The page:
Hadn’t God Himself so loved us that He gave, with the greatest of sacrifices, the most wonderful gift, His Son. She was so glad that God hadn’t spent His time in heaven selfishly using all His resources for Himself. She was thankful that He hadn’t sent her a message saying, “Sorry, but I can’t afford to give you a gift this year.”
In those few moments of heartbreak she had learned something more. She had learned what God must feel like to have the gift that He sacrificed so much to give be rejected and scorned. How hurtful to take away the blessing of giving from someone or to reject their gift.
Yes, it seemed to be popular to say, “We can’t afford to exchange gifts this year”, but it didn’t matter. She would continue to love, sacrifice and give, always following her heavenly Father’s example.
The above story is fictional but I wrote it because within a week’s time I’ve heard so many people say, “We aren’t exchanging gifts because we can’t afford it”. What was even more shocking was these words came from people who typically made more money in one week than I did in one year and yet I, with so much less income seemed to have no problem buying gifts for my whole family.
When I commented about this to my son, he said “Mom, what you don’t realize is that a lot of these people feel like if they can’t spend $400 or more on each person, they can’t afford it so they just don’t give at all.” Once again, I see it is all in the way you look at things. If you are feeling that you can’t afford Christmas gifts this year you may want to do some soul searching about the true meaning of Christmas.
Don’t let pride stand in the way of giving gifts to your friends and family. Instead of saying “We can’t afford it” which seems to be the acceptable and politically correct thing to say, be honest with yourself and others. Is there somewhere you could sacrifice something? If circumstances in your life have changed then maybe you could just say “I can’t afford to give what I used to give but I love giving gifts and I still want to exchange. I just can’t spend as much”.
Make sure you are not just saying the words “We can’t afford it” because you are tired of the hassle of shopping and trying to figure out what people want. We don’t want people to think less of us so we say “We can’t afford it” because that sounds nicer than “I don’t want to bother with finding you a gift”.
If you feel that way, then it may be that your gift giving is getting out of hand. Are you buying gifts for your hairdresser, garbage man, mailman, babysitter, and your third cousin’s fourth removed son? No wonder you are frazzled. You don’t need to explain anything to these people. Just stop buying gifts for people that aren’t close to you.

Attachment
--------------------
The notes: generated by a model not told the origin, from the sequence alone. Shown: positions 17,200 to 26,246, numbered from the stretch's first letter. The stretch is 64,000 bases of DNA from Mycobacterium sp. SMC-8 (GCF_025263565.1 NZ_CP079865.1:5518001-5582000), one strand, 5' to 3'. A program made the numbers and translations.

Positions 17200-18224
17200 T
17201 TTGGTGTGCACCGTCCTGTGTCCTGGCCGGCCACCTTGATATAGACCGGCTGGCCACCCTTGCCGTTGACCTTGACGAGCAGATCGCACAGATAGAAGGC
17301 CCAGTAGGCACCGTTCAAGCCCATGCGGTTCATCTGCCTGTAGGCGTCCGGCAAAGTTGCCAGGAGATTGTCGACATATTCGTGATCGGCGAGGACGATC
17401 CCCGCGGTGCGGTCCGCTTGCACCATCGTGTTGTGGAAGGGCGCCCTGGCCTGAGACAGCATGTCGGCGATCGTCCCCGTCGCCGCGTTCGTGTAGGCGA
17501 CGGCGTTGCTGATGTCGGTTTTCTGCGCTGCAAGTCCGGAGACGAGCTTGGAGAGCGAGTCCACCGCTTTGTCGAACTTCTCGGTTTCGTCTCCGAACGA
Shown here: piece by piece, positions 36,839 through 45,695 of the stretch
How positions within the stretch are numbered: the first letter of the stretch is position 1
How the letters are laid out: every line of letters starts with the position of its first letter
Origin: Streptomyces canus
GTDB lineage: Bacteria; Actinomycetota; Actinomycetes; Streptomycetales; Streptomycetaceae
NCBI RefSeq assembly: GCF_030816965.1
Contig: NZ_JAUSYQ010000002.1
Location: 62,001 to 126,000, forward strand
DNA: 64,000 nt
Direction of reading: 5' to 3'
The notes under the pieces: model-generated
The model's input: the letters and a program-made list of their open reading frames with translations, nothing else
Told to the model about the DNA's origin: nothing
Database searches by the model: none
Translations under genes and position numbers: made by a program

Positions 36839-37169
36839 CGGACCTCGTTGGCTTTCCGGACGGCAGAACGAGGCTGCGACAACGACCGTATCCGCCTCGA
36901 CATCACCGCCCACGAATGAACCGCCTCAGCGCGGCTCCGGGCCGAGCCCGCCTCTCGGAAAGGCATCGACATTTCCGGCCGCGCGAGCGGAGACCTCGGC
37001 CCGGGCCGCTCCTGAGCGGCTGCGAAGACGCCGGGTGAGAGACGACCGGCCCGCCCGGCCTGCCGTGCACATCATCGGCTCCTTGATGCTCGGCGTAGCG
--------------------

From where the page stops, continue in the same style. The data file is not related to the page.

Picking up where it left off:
If you don’t want to mess with the gift exchange at work, just politely say you can’t do it this year. If you still feel like you have to give something and can’t say no then buy one inexpensive gift to give everyone. For example I know a woman who buys several large gingerbread men every year and gives them as Christmas gifts. Young and old alike love them and they are gender friendly. They don’t cost a lot and it saves wear and tear on her nerves trying to find that perfect Christmas gift for someone she doesn’t know very well.
Seriously think through your gift giving and your reasons for or against it. Remember it really is the thought that counts and not the expense. If you don’t think that is true, then why is it that the present your child spent $1.00 of their hard earned money on and much time and energy picking out means more than a very expensive gift given to you out of obligation by someone you don’t know very well?
So that our inbox won’t be crammed with e-mails let me end with this: I know there are times when you really and truly can’t afford to exchange gifts or maybe because of extra large families or combined families you need to draw names. That is fine. The above story isn’t describing you. You know your situation better than I and you don’t have to explain yourself to me or anyone else. Who I am talking about though, are those who sit in their favorite restaurant, where nothing on the menu is under $15, with a days worth of shopping for new clothes for themselves ($100 pair of shoes, $200 purses, $60 name brand jeans) sitting at their feet while they call to say they can’t afford to buy Christmas gifts for anyone.
Check your motives carefully and this Christmas buy your gifts with your heart and not with your pocketbook. Remember the true meaning of Christmas is not shared by how much you spend on gifts but by the heart with which you give.